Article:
Updated: Jan 22, 2021
When looking at overall security for any organization, don’t forget to look into internal security threats. This can be one of the hardest things to look into. It is hard to admit or face the fact that an employee could maliciously attack or compromise your business. This can be reason enough to step up internal security and have a strong incident response plan since an internal “issue” can be very damaging.
Looking for internal security threats
Not all threats are simply outside of any firewalls and networks. Companies can have a habit of focusing too much attention towards outside attacks from hackers and malicious software trying to “disrupt” an organization. Looking at internal security threats can be just as damaging to a company. This is especially true in regards to an employee or former employee having a lot of access to a plethora of sensitive data. They can easily have more access than any outside threat on an any given day. However, there are thankfully numerous ways to prevent this from happening.
Evaluating what an organization’s key assets are will dictate how to protect itself from insider threats.
First, determining exactly what constitutes internal security threats is essential. Determining how and why that can be a risk to an organization should be the next step. Discover what person has access to what, why and how. Is it important that an employee has access to everything? Is access to certain limited parts of an organization’s sensitive data adequate to carry out their assigned job description? Can temporary access be provided if need be?
Monitoring user activity
Monitoring users of suspicious or unusual behavior can help significantly. Recognize working habits and patterns for certain users. This will determine any unusual or odd activity. For example, sudden large amounts of file transfers or downloads may be unusual. This can help with determining if an outside breach has occurred or if it is internal. Resolving security issues as soon as possible is vital in minimizing any damage that may occur. Determining if they are either outside or internal security threats can help speed up this process a great deal.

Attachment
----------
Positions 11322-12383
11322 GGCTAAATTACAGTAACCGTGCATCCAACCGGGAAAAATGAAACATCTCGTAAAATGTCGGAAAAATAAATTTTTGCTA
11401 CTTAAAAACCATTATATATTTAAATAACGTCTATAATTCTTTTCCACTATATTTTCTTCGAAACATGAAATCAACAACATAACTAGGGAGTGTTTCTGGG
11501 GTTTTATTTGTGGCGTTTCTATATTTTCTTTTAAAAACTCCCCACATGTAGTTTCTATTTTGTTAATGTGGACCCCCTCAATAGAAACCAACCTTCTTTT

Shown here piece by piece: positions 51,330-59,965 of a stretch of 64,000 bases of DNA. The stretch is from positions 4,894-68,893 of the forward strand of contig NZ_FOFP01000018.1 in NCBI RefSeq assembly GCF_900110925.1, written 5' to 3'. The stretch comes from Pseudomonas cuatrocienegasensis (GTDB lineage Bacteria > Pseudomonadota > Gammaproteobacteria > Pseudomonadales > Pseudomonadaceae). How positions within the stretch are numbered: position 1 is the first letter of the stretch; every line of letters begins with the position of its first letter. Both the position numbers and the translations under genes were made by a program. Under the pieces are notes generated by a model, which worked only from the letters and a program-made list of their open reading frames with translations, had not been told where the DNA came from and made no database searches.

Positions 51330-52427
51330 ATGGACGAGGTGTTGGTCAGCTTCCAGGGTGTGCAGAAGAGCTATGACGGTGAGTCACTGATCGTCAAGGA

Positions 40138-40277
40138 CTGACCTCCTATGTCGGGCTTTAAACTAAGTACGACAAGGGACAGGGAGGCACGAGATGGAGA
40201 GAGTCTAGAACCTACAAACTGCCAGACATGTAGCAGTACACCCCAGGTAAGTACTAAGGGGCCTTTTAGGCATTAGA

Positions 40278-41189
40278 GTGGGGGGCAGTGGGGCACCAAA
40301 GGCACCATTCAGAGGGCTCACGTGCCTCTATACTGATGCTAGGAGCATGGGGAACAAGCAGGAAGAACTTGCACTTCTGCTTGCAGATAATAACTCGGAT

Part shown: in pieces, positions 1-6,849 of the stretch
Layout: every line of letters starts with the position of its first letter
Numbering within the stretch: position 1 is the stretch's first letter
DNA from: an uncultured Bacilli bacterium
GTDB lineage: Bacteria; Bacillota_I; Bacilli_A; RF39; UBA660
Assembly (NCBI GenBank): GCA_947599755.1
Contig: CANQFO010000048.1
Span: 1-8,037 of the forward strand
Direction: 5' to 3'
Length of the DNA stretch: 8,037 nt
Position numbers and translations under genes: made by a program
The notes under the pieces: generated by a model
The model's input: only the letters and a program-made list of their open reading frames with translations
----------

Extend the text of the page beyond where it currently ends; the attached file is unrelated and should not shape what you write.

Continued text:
Organizations rarely have a full suite of security systems in place to protect every aspect of the business. In such a case, a company needs to prioritize and triage similar to a pyramid. The most sensitive data at the top of the security pyramid has the most restrictions. It should also have the least number of employees with access to it. The lower part of this pyramid has the most lenient security with more employees able to gain access.
It is also encouraged to revisit security settings and levels on an annual basis should things change internally so IT staff know what to adjust or keep an eye out for. Rarely does anything security related stay the same over a long period of time as new ways of committing ominous breaches either internally or externally are constantly evolving, even over short periods of time.
The absent-minded human
One point to take note of is simply the human error or even absent-mindedness. Simply moving data to other media (maybe to continue working elsewhere) can have good intentions but may cause a major issue with the firm if that data gets lost or stolen. Employees accessing Internet-based services outside of an organization’s intranet are susceptible to a variety of threats. Some organizations choose to simply block access to (certain) websites and services it deems not job-related.
Integrating security systems for all services internally and externally will help spot malicious behavior. Even logging an event for later review by IT staff if not immediately detected as risky (and therefore simply blocking it), is advised. Not every activity can immediately be assessed and could simply require further, but a hasty, review. Time is rarely on the side of any security protocols.